• A higher general tax level leads to lower optimal tax progressivity, because the tax revenue losses when departing from the employment maximum, which must be compensated through a higher average labour tax, are higher.
• Initial tax progressivity aﬀects optimal progressivity. The extent of this eﬀect depends on the exogeneity assumptions in the calibration. If labour supply elasticities are assumed to be exogenous and constant across countries, the eﬀect it large. If the elasticity of substitution between consumption and leisure is considered a “deep”, constant parameter, the eﬀect is considerably smaller.
This last point may be translated into a ﬁrst indication of where the results may be reﬁned in future work. A careful meta-study on labour supply elasticities could explore which parameters of an underlying utility function should most reasonably be considered to be “deep” constants. Such an approach could re-establish the calibration-simulation dichotomy, which becomes blurred in the alternative labour supply calibration of Section 4.1.
There are other points where the analysis of this paper potentially can be improved upon. The wage bargaining model used does not have a suﬃcient number of parameters25 to be calibrated to empirical estimates of wage equations. There are problems at the other end of the model-empirics match as well. Empirical wage curve estimates turn out to be very unstable, so that it is diﬃcult to ﬁnd a good standard of comparison (Folmer, 2009). Nevertheless, it could be illuminating to replace the wage bargaining equation in the model with wage curves that are more similar to empirical speciﬁcations. Other aspects that could be integrated in the model in a straightforward manner are interactions between diﬀerent skill types of workers and international capital mobility, which both are likely to have an impact on the results.
However, here we approach the grey area of “real” applied models. These focus on institutional detail at the cost of more and more intertwined economic eﬀects that can only be disentangled with great eﬀort. For a recent example of such a model with diﬀerent skill types, labour supply reactions at the micro level, a diﬀerentiated sectoral structure and mobile capital, see Boeters and Feil (2009).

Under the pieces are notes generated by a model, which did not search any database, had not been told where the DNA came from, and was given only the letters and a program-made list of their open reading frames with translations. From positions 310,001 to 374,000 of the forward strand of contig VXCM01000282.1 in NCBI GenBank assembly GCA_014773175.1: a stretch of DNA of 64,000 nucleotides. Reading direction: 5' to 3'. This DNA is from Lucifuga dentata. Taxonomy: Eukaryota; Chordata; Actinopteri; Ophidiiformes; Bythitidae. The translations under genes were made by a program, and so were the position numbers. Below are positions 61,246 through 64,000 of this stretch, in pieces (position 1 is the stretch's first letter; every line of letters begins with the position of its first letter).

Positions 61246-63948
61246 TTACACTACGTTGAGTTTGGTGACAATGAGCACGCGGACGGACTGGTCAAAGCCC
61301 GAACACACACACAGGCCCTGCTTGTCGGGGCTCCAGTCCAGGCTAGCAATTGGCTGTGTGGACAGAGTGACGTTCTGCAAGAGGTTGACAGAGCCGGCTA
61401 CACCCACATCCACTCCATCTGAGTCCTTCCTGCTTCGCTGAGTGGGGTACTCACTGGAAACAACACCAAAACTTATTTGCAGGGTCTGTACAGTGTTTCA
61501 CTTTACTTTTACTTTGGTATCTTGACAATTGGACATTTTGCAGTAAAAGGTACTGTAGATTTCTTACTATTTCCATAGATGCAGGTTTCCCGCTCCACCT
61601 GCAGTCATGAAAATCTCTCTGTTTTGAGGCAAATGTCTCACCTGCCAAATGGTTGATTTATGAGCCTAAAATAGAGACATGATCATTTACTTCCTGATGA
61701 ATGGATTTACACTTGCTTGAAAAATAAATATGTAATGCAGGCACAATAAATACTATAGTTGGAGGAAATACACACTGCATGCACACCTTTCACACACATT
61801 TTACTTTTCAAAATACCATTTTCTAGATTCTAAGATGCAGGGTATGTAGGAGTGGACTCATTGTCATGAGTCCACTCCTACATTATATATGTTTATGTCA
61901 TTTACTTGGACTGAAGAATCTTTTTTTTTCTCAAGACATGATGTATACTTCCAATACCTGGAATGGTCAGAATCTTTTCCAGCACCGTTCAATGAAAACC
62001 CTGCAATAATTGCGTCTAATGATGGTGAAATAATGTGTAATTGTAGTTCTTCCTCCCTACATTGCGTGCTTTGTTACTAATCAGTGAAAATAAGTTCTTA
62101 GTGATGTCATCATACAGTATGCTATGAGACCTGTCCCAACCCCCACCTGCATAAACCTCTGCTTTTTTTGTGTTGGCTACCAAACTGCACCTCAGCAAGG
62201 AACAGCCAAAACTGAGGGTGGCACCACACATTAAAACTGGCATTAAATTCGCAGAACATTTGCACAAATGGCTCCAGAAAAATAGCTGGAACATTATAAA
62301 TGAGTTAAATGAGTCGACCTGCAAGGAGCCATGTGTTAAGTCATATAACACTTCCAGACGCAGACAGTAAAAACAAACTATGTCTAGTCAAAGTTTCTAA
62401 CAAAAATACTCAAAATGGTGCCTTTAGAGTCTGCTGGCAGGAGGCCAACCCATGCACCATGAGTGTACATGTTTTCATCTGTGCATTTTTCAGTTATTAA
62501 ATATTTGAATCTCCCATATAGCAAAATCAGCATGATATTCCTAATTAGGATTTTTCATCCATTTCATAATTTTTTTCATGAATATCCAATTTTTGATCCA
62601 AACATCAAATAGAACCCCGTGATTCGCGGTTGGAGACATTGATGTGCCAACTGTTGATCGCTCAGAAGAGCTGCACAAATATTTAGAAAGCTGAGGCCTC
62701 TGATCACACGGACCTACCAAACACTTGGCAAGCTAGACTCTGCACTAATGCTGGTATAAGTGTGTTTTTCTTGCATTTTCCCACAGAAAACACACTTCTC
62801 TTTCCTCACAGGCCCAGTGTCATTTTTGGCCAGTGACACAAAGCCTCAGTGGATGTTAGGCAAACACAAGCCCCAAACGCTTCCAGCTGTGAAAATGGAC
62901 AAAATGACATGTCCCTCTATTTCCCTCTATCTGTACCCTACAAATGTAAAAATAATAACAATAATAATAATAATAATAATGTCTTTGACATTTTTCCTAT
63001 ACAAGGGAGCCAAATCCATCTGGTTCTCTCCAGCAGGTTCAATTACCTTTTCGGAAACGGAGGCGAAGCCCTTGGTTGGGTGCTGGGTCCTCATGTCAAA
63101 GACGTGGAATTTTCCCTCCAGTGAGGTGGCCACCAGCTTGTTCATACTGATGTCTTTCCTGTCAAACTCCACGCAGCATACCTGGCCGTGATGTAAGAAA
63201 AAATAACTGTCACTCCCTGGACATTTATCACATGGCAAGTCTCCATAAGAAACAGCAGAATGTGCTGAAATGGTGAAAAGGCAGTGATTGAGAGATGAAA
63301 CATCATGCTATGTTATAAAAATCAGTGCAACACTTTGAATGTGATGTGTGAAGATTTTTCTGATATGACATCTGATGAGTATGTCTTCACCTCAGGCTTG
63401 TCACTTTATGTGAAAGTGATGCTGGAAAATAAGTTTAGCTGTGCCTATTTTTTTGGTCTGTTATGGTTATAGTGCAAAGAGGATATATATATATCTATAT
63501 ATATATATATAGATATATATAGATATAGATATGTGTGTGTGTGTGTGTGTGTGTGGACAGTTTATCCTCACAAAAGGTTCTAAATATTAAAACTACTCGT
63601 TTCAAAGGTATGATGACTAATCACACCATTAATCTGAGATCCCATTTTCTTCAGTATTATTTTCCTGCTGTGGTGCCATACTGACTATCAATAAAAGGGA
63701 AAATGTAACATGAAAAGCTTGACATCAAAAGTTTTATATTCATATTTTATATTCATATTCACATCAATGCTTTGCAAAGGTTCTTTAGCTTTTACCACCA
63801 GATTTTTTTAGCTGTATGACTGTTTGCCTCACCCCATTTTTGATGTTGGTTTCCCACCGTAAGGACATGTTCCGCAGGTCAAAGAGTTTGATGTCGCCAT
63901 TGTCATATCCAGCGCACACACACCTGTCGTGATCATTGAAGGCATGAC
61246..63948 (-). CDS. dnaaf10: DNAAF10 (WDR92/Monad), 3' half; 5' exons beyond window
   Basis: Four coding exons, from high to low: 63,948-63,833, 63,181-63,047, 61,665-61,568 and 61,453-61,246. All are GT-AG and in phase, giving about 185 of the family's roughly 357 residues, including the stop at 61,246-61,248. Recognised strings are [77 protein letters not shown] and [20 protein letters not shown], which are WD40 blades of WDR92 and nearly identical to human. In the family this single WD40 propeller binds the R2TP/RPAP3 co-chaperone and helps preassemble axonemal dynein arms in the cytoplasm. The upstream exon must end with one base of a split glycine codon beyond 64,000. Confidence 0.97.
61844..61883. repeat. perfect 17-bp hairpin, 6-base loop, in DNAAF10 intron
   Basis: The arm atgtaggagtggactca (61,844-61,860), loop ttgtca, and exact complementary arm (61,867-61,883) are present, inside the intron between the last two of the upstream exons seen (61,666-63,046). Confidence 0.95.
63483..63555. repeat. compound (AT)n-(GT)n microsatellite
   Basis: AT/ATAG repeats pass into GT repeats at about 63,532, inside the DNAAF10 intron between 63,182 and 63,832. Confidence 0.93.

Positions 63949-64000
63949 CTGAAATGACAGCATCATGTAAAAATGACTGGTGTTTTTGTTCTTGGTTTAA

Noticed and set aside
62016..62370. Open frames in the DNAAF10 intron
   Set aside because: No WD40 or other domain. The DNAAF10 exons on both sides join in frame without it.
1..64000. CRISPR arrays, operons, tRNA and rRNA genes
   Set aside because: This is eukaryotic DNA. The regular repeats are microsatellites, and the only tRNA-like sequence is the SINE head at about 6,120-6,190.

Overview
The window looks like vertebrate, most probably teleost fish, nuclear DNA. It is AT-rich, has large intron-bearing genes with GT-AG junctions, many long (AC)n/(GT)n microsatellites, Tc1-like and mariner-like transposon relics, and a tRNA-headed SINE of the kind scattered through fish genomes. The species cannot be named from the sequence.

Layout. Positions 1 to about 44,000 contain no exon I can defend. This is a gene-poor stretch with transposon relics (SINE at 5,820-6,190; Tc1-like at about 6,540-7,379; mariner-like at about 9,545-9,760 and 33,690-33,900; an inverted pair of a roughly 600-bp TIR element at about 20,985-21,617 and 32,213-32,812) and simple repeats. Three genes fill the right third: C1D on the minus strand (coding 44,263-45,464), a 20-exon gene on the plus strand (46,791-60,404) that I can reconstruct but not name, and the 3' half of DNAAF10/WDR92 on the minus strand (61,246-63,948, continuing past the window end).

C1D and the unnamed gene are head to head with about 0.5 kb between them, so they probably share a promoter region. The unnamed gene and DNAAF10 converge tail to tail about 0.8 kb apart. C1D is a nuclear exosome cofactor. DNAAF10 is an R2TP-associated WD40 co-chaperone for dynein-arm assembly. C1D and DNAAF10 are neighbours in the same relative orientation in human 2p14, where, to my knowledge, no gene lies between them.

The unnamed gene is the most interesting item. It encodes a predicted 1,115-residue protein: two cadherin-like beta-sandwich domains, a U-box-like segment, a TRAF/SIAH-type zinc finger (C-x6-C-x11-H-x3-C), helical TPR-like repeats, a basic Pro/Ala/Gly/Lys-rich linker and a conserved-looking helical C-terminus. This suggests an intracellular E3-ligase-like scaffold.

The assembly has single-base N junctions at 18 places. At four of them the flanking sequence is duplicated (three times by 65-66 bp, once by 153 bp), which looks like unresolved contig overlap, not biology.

Finally, if we put aside all doubts about the working mechanisms of the model and take the levels of optimal tax progressivity that we obtain at face value, we may proceed to a question of political economy: What might explain the deviations of actual tax progressivity from the level characterised as “optimal” in this study?
Given that there are deviations in both directions, this is not an easy question to answer. The results of the paper apply to a representative ex-ante worker and do not capture distributional considerations. Governments with large redistributive ambitions are likely to choose more progressive tax schedules than the “optimal” ones of this paper. On the other hand, if the actual tax policy in a country is determined by labour market insiders, whose unemployment risk is lower than the average unemployment rate, this would lead to less tax progressivity than the reference values Actually, there is one free parameter, the value of involuntarily unemployed time. The eﬀect of this parameter on the results is small (see Section 4.2), so that it cannot be used to tune the bargaining equations to empirically estimated wage curve elasticities.
of this paper. It might be an interesting line of research to see whether empirical indicators of redistribution willingness or insider power in unions are better correlated with deviations between actual and optimal tax progressivity than with actual tax progressivity itself. But considering the small size of the potential dataset and the many additional assumptions that enter the calculations of the optimal tax rates, it would be a surprise if such an empirical analysis produced strong, signiﬁcant results.